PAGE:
Jessie's story

Jessie Spray

“It breaks my heart to watch my daughter growing, unable to do the things other children do.”

Jessie Spray suffers from a rare and catastrophic form of intractable epilepsy and factors such as the weather and over stimulation can cause life-threatening seizures.

When she was 10 months old, Jessie had a febrile convulsion and ended up in hospital. Two weeks later the same thing happened and mum, Rachel, was told not to worry. But after three agonising hours, the family’s world started to crumble as Jessie was taken to Intensive Care and put on a life support machine where she spent a couple of days. 

Jessie pulled through but once back at her Derbyshire home, the seizures continued and became more frequent. For the next two years, she was constantly in and out of hospital and at least once a week she was blue lighted there in an ambulance. 
Finally, when she was two-years-old, Rachel and Daniel, Jessie’s father, were told their daughter had Dravet Syndrome.  

Jessie also has autism and her condition means she has learning difficulties and finds it hard to socialise with other children. Jessie’s seizures robbed her of her appetite until she was admitted to hospital with organ failure due to her being medically anorexic. She now has a gastrostomy tube, which she has nicknamed Beryl, to feed her.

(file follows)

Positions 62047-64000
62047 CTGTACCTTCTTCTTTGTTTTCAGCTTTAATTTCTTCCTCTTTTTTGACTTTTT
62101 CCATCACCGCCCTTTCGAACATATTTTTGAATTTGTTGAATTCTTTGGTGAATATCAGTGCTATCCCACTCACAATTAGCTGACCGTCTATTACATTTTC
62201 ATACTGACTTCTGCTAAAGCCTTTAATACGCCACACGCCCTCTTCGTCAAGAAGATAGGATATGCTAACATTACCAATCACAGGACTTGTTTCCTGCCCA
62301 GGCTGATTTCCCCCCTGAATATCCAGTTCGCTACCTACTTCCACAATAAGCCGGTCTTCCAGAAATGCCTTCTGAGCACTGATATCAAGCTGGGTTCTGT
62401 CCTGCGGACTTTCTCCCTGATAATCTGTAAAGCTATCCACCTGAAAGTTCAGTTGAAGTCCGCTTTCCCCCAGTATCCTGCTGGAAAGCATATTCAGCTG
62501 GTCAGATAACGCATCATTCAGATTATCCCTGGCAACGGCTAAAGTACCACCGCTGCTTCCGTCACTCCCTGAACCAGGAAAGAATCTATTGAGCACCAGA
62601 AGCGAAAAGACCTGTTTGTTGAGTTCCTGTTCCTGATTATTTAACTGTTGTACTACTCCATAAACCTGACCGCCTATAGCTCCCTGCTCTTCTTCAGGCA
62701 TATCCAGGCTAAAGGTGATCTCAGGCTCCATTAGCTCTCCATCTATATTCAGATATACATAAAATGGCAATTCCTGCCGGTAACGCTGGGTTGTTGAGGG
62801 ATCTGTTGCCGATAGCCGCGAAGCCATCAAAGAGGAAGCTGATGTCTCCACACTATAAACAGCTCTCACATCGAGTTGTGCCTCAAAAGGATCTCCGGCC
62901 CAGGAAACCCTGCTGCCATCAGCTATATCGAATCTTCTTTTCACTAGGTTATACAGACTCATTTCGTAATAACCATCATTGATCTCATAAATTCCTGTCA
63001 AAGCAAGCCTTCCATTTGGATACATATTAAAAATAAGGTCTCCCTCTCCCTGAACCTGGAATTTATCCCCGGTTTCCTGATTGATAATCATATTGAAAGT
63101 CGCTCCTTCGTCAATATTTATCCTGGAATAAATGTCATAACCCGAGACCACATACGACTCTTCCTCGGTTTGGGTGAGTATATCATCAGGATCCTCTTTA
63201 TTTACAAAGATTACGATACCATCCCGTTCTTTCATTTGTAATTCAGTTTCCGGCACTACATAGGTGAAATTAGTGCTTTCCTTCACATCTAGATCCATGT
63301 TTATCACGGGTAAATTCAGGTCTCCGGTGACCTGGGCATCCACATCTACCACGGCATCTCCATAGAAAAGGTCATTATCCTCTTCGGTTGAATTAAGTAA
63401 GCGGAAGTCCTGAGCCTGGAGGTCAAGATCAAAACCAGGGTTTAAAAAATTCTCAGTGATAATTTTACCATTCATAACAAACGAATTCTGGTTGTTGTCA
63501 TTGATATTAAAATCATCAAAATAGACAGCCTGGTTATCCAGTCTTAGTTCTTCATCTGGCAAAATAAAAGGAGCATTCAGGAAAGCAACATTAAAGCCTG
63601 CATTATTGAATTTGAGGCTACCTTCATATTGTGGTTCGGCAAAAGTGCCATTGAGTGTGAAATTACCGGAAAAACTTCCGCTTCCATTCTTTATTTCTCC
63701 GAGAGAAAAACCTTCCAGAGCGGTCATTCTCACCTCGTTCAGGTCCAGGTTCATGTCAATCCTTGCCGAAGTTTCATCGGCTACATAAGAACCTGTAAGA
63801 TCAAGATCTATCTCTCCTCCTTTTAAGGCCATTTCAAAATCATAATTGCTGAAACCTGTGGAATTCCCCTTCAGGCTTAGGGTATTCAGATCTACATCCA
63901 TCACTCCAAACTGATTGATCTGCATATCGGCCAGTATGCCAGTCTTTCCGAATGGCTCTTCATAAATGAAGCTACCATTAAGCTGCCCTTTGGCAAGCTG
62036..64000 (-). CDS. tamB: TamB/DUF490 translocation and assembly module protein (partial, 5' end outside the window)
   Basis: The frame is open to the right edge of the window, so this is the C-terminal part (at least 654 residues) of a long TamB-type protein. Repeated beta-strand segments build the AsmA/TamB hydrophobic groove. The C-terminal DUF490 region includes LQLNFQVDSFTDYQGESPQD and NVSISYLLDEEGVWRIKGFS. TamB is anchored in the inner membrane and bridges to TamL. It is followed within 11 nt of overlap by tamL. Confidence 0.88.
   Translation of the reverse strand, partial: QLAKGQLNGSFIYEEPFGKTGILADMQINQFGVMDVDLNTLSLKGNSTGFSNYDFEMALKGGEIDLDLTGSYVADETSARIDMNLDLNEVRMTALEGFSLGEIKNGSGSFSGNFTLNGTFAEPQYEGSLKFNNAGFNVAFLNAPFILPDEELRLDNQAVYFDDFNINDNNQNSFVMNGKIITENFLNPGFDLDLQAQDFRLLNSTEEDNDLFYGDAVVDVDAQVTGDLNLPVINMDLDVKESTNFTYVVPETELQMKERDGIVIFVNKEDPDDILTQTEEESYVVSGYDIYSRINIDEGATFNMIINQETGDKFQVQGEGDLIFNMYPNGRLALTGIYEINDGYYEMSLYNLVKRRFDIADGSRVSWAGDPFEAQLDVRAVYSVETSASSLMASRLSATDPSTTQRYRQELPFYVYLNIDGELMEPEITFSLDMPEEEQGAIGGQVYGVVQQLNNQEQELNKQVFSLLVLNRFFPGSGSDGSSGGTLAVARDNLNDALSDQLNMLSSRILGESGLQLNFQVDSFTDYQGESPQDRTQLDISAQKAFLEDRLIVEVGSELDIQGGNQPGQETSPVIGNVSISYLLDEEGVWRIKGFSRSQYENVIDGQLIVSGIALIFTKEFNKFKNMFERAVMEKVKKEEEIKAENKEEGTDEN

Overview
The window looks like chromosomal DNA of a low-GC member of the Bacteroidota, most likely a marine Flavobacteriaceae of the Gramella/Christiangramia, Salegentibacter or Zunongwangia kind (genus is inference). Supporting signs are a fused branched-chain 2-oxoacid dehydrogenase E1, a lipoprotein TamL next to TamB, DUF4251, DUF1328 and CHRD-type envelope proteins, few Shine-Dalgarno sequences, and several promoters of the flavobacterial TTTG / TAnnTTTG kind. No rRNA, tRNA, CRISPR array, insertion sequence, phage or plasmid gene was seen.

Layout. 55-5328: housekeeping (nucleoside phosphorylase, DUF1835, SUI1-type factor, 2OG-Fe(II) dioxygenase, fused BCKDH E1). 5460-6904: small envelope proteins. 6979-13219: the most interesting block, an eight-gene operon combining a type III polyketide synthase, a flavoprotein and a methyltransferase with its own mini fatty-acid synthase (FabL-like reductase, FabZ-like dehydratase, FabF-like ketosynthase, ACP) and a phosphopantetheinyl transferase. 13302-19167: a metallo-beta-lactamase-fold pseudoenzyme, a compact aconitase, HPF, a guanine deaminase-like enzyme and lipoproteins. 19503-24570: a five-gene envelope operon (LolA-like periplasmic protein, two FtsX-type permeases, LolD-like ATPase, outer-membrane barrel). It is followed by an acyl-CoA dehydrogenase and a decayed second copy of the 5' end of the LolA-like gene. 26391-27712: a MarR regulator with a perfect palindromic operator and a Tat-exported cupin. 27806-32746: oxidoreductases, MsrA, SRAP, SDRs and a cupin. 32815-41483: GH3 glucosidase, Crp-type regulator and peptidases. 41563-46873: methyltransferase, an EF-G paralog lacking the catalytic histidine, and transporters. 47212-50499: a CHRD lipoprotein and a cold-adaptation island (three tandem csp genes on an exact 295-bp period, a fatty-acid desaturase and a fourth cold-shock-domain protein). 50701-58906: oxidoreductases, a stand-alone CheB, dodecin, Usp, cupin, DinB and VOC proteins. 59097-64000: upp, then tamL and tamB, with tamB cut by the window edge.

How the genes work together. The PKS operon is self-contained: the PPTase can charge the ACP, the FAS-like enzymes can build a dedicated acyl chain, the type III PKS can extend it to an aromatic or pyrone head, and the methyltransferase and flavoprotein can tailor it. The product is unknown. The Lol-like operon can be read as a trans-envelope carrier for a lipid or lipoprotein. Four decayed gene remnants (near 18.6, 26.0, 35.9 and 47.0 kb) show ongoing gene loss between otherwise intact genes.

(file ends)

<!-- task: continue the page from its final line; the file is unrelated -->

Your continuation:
“Jessie can never be left on her own, you even have to go to the toilet with her,” said Rachel. “She sleeps in our room as the risk of seizures at night is even higher. She is attached to me 24/7. I feel guilty all the time as she misses out on so much. When you wake up in the morning, you never know what you are going to get.

“You do worry about everything; the next seizure could kill her. We dread winter, if she gets a cold, it can put her on life support.

“Despite everything, Jessie is so positive, she doesn’t know any different and she is so happy and is always smiling. There are some days when I could cry at the drop of a hat but she brings us joy every day.”

In January 2014, Rachel and Daniel, who also have a 15-year-old son, Tom, discovered Rainbows. “Rainbows is amazing,” said Rachel. “With having Tom too, he really needs us and we can’t do normal things with him as we are so consumed by Jessie. Rainbows gives us that time.

“Trusting someone with Jessie is a big thing for me. At Rainbows, I know Jessie is safe. It isn’t just about the care Jessie receives, Rainbows is also a support network for the whole family.”

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